By James Keller
You’ve heard rhetoric during this year’s election race about health care and social spending. You’ve heard the debates about abortion and gay rights. And you’ve most certainly seen the CD advertisements for a book-on-tape version of Jean Chrétien’s lack of planning skills. Unfortunately, you’ve been blinded by these so-called "political issues" and have been kept in the dark about the real concerns of the Canadian people.
Mirror, mirror on the wall, who’s the hottest of them all?
Our good friends at amihotornot.com (read: Am I Hot or Not?) provided us with the tool to settle this, the most important of all political debates. The investigative journalists here at the highly respected Academic Probation department of the world-renowned Gauntlet worked through the night to bring this information to you, the voting public. For it was our goal–no, it was our mission-statement–to preserve and protect the long-standing and noble tradition of democracy in this country.
By now, you heard of the large majority government the Liberals formed and delighted in the disgraceful failure of the party formally known as cCRAP. However, there’s something Peter Mansbridge didn’t tell you; it’s something that rips and tugs at the hearts of Canadians–a truth that reveals and highlights the failures of our voting system.
For if it were up to the online masses–the people with the real concerns–Jean Chrétien would not be Prime Minister at all. In fact, his adoring fans rated him a 4.3 out of a possible 10–38 per cent hotter than all other men (on the site). That may seem like quite an accomplishment, especially for someone whose Þscal policy looks as outdated as he does, but he was no match for the hole in Calgary’s Alliance donut, Joe Clark, who ranked a 4.8. Nor did he out-cool or out-hip Stockwell Day, who ranked a troubling 5.7–one can only assume that the majority of the raters forgot how "stacked" he looked in a wetsuit.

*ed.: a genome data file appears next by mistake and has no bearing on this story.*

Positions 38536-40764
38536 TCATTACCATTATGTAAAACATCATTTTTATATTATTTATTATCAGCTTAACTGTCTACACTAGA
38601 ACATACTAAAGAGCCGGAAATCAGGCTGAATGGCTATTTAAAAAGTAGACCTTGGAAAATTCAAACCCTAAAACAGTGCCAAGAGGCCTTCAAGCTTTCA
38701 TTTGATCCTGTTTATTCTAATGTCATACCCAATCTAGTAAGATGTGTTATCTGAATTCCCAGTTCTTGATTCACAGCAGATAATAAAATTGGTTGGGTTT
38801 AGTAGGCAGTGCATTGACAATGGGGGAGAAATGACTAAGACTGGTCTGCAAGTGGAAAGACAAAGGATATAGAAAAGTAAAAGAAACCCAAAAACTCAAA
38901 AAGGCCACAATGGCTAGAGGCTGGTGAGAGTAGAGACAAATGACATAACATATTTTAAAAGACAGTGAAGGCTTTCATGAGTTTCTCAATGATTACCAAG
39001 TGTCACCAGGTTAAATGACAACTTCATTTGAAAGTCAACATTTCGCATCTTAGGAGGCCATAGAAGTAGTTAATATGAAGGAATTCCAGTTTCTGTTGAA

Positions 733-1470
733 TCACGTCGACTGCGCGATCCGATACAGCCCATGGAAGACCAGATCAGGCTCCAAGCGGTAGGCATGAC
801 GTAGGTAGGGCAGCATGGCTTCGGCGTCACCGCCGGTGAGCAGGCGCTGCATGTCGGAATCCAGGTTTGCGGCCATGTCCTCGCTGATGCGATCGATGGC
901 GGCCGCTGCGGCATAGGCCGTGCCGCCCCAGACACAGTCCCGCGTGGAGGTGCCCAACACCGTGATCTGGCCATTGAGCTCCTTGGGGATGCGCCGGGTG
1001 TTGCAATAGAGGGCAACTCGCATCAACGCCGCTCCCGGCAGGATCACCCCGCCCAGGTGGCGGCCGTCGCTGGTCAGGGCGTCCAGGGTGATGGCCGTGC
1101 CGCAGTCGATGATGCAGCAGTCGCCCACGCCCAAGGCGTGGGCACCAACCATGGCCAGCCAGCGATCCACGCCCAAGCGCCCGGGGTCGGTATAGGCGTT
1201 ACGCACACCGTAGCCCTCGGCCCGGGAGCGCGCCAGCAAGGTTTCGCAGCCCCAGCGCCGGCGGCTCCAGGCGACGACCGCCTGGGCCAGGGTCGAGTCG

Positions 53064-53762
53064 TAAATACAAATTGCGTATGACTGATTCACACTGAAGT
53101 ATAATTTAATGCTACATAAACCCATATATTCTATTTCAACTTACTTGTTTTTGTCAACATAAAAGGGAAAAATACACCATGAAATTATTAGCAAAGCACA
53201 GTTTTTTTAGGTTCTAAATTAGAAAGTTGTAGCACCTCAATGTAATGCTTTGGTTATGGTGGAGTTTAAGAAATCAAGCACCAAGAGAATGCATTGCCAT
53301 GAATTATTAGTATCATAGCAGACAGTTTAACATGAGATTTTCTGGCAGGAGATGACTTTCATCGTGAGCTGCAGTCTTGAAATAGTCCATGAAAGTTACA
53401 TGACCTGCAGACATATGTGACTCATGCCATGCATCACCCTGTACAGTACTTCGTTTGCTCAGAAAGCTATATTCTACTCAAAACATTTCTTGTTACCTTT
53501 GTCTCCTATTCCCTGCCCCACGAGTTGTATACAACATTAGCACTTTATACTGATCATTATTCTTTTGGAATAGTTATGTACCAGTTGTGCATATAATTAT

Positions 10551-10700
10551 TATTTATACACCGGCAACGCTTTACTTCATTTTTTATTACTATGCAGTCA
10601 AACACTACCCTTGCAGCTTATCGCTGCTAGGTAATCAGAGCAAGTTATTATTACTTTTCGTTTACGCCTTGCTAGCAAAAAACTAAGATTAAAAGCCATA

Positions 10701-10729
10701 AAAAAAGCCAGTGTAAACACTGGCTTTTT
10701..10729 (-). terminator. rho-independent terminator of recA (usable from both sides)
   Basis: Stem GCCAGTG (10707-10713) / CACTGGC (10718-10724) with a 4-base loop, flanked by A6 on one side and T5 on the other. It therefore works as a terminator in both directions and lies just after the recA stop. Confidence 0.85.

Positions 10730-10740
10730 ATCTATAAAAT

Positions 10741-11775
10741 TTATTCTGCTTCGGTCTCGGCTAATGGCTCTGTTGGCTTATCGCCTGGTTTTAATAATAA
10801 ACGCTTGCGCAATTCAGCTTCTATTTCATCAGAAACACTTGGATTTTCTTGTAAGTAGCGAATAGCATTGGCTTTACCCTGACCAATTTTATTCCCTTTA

It turns out that the goal of destroying our great nation doesn’t win any points with the ladies either. Gilles Duceppe Þnished with an embarrassing 3.9. Also, it turns out, social reform is no replacement for T&A; we found left winger Alexa McDonough second-to-last of eligible candidates with 1.6.
The most surprising turnover in this year’s race, however, was certainly the gain in points of Green Party leader Joan Russow. Just after the polls opened, Russow’s rating emerged at a sad 1.1 only to jump to 1.5 before the voting stopped. Congratulations, Joan, on the signiÞcant inroad. Of course, we all knew it was only a matter of time before you’d leapfrog past Gauntlet Co-editor and fellow Green candidate Еvan Osentоn.
So there you have it. The results of the leader’s race at the only polling station that matters.
Alas, are we really going to accept Stockwell Day as the hottest possible candidate? Would we really bow down to this God-fearing, monkey-loathing, central Albertan "educator?" Are we going to sit back and watch this "leader" pervert the bodies and souls of Internet-surfing women everywhere?
Certainly not. Oh dear reader, I think we’re a little more socially aware than that. Amihotornot.com revealed to us the "real" winner of the election, one who scored leaps and bounds over every candidate and ranked 70 per cent hotter than other women listed with a rating of 7.4 out of 10. That’s right, the word was "women," not "men." This individual was one who would lead with her heart, not her wallet, and one who would look really good on a Þve-dollar bill. This person is the lovely, the talented, the colour-coordinated and flirtatiously gifted Catherine Clark.
Progressive Conservative nay- sayers can disregard Joey all they want but they know, with their scared and frightened hearts, that a political party is not about one man. It’s all about his sultry daughter and the webheads who have made her their queen.